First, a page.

Buffalo (Scott County)

Buffalo is a historical community in southern Scott County located along U.S. Highway 71. The community was established along Buffalo Creek. The agriculture and timber industries have contributed to the economy and way of life in Buffalo.

Prior to European exploration, the area surrounding Buffalo was a wilderness. Several species of wildlife that no longer inhabit the area, such as elk and buffalo, were present throughout the region. Numerous archaeological sites and burial mounds can be found along the banks of prominent waterways such as the Fourche La Fave River. Archaeological findings have provided evidence of early inhabitants dating to the ArchaicWoodland, and Mississippian periods. Further archaeological evidence has indicated that the people of the Caddo tribe later inhabited the area.

During the late seventeenth and early eighteenth centuries, French hunters and tradesmen traveled west from the Arkansas Post, exploring portions of western Arkansas. Several rivers that flow through Scott County were likely named by these French explorers, including the Petit JeanPoteau, and Fourche La Fave. It is probable that the explorers traveled along the Fourche La Fave River near present-day Buffalo.

Settlers began arriving in the area now known as Buffalo during the late 1830s and early 1840s. The area was continually settled through the early twentieth century. Settlers participated in a wide variety of agricultural practices.

Men called to fight in the Civil War served with both the Confederacy and Union. The women, children, and elderly were left to look after family homes and farms. Instances of bushwhacking occurred in the area. During the war, lead was often scarce. Located east of Buffalo was the Buck Gaines lead mine, which was reportedly kept a secret from the Union army. According to legend, Gaines would ride to the mine on horseback with his father to acquire lead for the Confederates.

During Reconstruction, many people looking for a new life settled throughout portions of Scott County. Buffalo Cemetery was established in 1874 along Buffalo Creek. During the late nineteenth and early twentieth centuries, Buffalo Creek could be crossed via a swinging bridge located near the cemetery.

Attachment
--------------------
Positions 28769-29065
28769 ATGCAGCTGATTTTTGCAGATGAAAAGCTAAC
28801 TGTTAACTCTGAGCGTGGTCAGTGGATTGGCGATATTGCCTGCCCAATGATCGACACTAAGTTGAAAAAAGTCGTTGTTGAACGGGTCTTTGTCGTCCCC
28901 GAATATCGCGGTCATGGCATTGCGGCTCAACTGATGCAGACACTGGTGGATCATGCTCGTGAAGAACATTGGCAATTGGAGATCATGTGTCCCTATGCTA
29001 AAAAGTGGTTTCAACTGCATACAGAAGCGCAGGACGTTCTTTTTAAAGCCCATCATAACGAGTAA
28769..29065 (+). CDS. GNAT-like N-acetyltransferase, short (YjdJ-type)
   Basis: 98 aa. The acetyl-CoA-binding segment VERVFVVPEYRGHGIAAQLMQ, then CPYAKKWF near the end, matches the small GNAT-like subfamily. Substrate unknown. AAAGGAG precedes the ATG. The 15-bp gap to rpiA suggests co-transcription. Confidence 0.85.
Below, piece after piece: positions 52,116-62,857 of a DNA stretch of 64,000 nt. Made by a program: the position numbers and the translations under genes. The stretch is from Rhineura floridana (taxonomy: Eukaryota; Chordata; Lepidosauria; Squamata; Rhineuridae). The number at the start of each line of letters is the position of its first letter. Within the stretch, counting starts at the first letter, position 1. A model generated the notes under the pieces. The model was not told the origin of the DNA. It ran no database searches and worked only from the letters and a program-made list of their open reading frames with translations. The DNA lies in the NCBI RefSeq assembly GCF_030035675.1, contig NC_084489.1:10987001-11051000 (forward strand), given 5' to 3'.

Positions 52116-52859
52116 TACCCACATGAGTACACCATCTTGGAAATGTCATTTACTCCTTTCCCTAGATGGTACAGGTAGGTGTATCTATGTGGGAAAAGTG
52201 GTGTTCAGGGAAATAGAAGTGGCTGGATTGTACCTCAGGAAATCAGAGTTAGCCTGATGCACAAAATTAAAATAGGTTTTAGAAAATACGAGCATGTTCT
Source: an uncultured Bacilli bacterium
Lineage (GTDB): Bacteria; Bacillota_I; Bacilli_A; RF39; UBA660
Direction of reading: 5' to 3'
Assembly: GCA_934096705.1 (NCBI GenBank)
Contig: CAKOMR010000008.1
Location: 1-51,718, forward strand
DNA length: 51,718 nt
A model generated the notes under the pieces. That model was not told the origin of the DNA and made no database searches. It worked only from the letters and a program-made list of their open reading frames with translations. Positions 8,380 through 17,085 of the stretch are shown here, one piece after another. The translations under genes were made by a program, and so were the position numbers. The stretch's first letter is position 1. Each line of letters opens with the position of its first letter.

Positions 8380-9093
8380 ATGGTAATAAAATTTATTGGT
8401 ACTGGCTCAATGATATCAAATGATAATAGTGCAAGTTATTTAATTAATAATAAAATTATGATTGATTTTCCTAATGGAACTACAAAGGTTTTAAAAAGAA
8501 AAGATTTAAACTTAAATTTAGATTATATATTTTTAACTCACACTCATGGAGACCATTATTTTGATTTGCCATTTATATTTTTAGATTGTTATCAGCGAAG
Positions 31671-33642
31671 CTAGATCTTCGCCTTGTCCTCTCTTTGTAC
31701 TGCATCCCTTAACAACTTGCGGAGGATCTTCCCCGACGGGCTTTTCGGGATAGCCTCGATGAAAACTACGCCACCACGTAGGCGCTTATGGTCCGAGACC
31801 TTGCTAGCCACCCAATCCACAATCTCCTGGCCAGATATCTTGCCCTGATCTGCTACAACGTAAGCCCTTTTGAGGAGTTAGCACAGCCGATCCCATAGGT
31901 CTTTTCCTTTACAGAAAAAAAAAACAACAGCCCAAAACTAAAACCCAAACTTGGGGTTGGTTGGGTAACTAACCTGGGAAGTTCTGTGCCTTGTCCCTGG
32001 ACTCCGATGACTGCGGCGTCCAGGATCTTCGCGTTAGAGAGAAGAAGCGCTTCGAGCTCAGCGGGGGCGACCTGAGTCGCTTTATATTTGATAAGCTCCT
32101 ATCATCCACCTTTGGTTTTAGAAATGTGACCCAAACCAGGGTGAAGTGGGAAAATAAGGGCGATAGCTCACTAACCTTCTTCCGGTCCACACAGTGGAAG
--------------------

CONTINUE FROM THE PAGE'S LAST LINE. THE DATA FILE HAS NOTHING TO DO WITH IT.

In May 1882, the Scott County Courthouse burned, destroying all records that defined the boundaries of the various school districts that had been established throughout the county. In August, the county court reestablished the boundaries of the fifty-six school districts active in the county, including Buffalo School District (Number 53). Reportedly, there were three locations of early schools in Buffalo. The first was located east of Highway 71 and south of Highway 28 on land belonging to the Lawrence family. Another school was located north of the Ray Lovett residence. The third school was across from Buffalo Cemetery near Buffalo Creek. The third schoolhouse was erected sometime in the 1870s and was a log building. A fourth school building was erected 200 yards north of the old log building. It was rectangular in shape and also served as a church. It burned down sometime in the early 1920s. A fifth school building was erected in its place. The fifth school building was square with a hipped roof. It also served as a place of worship on Sundays and as an election hall. The Buffalo School District was consolidated with the Boles (Scott County) district in 1930. After consolidation with Boles, the Buffalo school building was used as a dwelling. Later, the school building was moved to Waldron (Scott County) and converted into a dance hall. It later burned down. The only remains of the Buffalo school is an old well curb near where it once stood.

Hunting and fishing are popular recreational activities in Buffalo and the surrounding area. Agriculture continues to be a prominent way of life, mostly in the form of cattle and chicken farms. Portions of the Ouachita National Forest west of Buffalo are logged by various timber companies.

For additional information:
Cate, Michael. History of Scott County, Arkansas. Dallas, TX: Curtis Media Corporation, 1991.

Echoes: The Scott County Historical and Genealogical Society Quarterly. Waldron, AR: Scott County Historical and Genealogical Society (1986–).

Goodner, Charles. Scott County in Retrospect. Mansfield, AR: Frank Boyd, 1976.

Goodner, Norman. A History of Scott County, Arkansas. Siloam Springs, AR: Bar D Press, 1941.

McCutcheon, Henry Grady. History of Scott County, Arkansas. Little Rock: H. G. Pugh and Company, 1922.

Ty Richardson
Richardson Preservation Consulting

Last Updated: 08/07/2020

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